“It’s far greater than just the medal. It’s about humanity,” said John Carlos during his time on Haverford College’s campus recently.
A Bronze medal winner in the 1968 Olympic Games, the former athlete, educator, and humanitarian continues to be an advocate for justice.
During the nine months prior to the 1968 Olympics, the Rev. Martin Luther King Jr. and Sen. Robert Kennedy were assassinated. Protests and demonstrations were common. Ten days before the Olympics were held, Mexico’s infamous Tlatelolco massacre occurred. Scores of people were killed, jailed or unaccounted for.
On Oct. 16, 1968, along with teammate Tommie Smith, Carlos would show a display of solidarity during the medal ceremony — raising a single fist covered with a black glove. Ultimately, they sought to be voices for the socially, economically and spiritually frustrated and oppressed.
“I was in this fight 44 years ago and still am this day,” Carlos said.
Carlos was convinced that the Olympics was the preeminent platform for encouraging a peaceful, tolerant and fair world. However, his legendary and polarizing stance led him to enduring years of personal and professional strife.
“When I broke the 200 meters world record, I was the hometown hero. When I did the protest, I was the hometown trouble maker,” Carlos told an intimate group during a lunch discussion.
Since the 1968 Olympics salute, Carlos’ action has proven to be an inspiration the world over.
In 1969, Carlos competed in the Martin Luther King Jr. International Freedom Games at Villanova University held in honor of the fallen leader. He lived in Willingboro, N.J., for a period of time before injuring his knee on Franklin Field as a member of the Philadelphia Eagles.
In 1976, Carlos toured South Africa with a multinational delegation, where he was featured at the 81st Annual Paarl Boxing Day Track Meet in front of 13,000 people. He also performed at the Rand Afrikaans University (presently known as the University of Johannesburg), the institution’s first integrated sporting event.
Today, Carlos lives in Palm Springs, Calif., working as an educator at an area high school while touring the world as a speaker, historian and ambassador for sport, peace and humanity.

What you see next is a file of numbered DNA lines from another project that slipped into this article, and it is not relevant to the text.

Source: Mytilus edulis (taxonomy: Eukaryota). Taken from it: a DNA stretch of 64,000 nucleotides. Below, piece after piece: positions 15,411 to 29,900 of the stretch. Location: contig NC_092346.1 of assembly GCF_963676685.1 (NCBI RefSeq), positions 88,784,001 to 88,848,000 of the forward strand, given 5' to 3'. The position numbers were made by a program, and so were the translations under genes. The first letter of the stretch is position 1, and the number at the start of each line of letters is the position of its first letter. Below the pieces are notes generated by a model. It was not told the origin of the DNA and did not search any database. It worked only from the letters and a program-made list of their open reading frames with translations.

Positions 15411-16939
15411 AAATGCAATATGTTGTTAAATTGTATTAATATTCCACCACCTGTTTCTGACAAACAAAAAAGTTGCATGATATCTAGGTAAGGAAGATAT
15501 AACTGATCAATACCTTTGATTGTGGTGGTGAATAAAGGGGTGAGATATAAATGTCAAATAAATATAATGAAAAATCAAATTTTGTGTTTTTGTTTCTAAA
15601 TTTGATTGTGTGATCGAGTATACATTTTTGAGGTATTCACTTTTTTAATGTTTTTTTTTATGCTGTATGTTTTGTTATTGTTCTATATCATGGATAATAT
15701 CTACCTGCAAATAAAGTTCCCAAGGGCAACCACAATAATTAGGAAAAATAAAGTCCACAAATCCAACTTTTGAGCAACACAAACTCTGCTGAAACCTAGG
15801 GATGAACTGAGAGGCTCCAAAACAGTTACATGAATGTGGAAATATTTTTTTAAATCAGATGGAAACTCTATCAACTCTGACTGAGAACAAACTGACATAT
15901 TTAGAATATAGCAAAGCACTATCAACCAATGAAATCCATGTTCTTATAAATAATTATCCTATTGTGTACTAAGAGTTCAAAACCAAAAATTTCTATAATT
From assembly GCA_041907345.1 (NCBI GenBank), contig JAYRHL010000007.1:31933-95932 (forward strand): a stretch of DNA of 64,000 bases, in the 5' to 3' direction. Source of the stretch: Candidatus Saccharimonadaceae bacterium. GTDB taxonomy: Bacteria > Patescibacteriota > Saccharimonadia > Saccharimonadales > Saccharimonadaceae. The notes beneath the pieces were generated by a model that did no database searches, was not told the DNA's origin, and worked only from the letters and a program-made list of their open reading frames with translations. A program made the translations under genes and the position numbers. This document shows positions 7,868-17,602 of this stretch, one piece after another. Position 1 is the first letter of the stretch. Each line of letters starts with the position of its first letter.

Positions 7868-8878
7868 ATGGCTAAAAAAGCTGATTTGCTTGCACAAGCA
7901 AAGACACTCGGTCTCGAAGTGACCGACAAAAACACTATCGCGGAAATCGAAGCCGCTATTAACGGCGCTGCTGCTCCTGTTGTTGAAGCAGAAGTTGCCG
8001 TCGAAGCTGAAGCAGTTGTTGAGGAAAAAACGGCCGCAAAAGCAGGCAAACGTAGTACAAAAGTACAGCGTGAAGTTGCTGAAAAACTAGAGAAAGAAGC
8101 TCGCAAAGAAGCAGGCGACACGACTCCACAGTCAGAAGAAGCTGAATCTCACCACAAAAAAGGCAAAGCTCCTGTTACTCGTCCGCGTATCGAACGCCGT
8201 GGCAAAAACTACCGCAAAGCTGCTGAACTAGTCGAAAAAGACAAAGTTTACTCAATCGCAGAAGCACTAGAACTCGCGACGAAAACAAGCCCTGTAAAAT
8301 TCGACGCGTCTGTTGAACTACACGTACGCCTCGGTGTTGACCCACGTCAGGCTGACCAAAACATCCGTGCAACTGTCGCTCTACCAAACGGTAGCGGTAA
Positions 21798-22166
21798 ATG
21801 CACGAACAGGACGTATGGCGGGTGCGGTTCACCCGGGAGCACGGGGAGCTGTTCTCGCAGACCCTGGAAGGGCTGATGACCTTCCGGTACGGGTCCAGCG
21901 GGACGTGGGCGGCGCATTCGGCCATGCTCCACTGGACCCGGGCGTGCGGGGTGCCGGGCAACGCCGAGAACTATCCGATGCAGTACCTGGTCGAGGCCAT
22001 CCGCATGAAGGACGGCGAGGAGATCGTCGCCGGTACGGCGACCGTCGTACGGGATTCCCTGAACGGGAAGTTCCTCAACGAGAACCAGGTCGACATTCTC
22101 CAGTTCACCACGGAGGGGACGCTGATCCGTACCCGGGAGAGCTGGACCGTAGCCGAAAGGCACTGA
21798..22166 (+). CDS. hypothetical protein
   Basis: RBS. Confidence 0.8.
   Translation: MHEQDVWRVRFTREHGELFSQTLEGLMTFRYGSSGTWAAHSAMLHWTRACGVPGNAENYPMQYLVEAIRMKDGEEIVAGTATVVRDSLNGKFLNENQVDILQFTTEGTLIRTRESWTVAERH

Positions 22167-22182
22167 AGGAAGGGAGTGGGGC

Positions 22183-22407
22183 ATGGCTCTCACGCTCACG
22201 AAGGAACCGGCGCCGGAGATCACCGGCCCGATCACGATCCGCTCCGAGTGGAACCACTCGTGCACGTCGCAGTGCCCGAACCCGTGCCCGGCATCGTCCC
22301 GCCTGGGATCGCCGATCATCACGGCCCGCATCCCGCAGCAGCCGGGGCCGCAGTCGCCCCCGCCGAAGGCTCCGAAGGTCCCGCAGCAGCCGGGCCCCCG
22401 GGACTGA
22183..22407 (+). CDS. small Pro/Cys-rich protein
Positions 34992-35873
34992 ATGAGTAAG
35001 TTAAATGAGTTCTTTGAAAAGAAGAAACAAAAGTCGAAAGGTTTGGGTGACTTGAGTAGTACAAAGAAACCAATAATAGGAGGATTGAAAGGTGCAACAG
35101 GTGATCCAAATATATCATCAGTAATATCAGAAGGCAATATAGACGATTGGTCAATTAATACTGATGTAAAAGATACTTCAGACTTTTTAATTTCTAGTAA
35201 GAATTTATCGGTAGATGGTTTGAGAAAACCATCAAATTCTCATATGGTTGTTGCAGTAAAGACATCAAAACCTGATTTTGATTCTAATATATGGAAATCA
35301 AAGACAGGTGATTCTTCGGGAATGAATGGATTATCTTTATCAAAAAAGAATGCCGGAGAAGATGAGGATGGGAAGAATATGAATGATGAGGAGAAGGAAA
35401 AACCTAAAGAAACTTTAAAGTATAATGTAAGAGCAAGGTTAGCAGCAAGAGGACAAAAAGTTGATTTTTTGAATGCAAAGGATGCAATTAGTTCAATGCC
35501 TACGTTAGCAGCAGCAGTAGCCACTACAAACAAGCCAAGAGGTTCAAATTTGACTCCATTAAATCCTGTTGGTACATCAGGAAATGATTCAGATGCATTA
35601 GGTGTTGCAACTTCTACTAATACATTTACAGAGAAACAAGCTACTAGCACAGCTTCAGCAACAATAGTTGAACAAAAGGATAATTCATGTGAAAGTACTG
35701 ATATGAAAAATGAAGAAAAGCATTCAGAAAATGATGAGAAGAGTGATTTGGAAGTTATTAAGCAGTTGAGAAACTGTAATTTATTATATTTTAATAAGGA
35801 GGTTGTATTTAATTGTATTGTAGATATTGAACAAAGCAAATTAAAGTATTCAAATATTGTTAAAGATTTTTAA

“You guys have the power. You all have a life to live,” Carlos reminded the students and guests in Haverford’s capacity filled Stokes Auditorium. “We were methodical. Everyone’s got to be on the same page for change to take place.
“We didn’t have the right to tell other athletes to boycott the Games, it was their choice,” he added. “But when a chicken is sitting on the fence and he lays an egg, that egg is going to fall on one side only.”
Regardless of which side they stood, Carlos garnered the respect of many of his fellow athletes.
In a display of brotherhood, attending the evening discussion were Herbert Douglas, 90, the oldest living African-American Olympic medalist; 1968 Olympic long jumper and Rowan University assistant track and field coach, Norman Tate; and Edwin Roberts, who placed fourth in the 1968 Olympics 200 meter race for Trinidad and Tobago.
“I wanted to be around a legend,” said Madison Harris, a 7th-grade student at The Philadelphia School. Summoned by Carlos to sit next to Dave Johnson, director of the Penn Relays, Harris received applause when it was announced that she won a medal in this year’s Penn Relays.
Springford High School sophomore and shot put student-athlete, Mekhi Jackson, was inspired to attend as well.
“What [Carlos] did was something that created a sense of pride. My mom taught me about him and that made me want to come and meet him,” he said.
As an iconic figure, Carlos continues to build on his legacy. This year marked the 3rd edition of the Annual John Carlos Track and Field Meet in Palm Springs. Last year he released his memoir, “The John Carlos Story: The Sports Moment That Changed the World.”
“We all have to get over the [proverbial] wall,” Carlos said. “I’ll do everything I can to get as many people over that wall before me, so when I get over it, I know there will be people there. If I communicate to one person and make an impact, then I’m good.”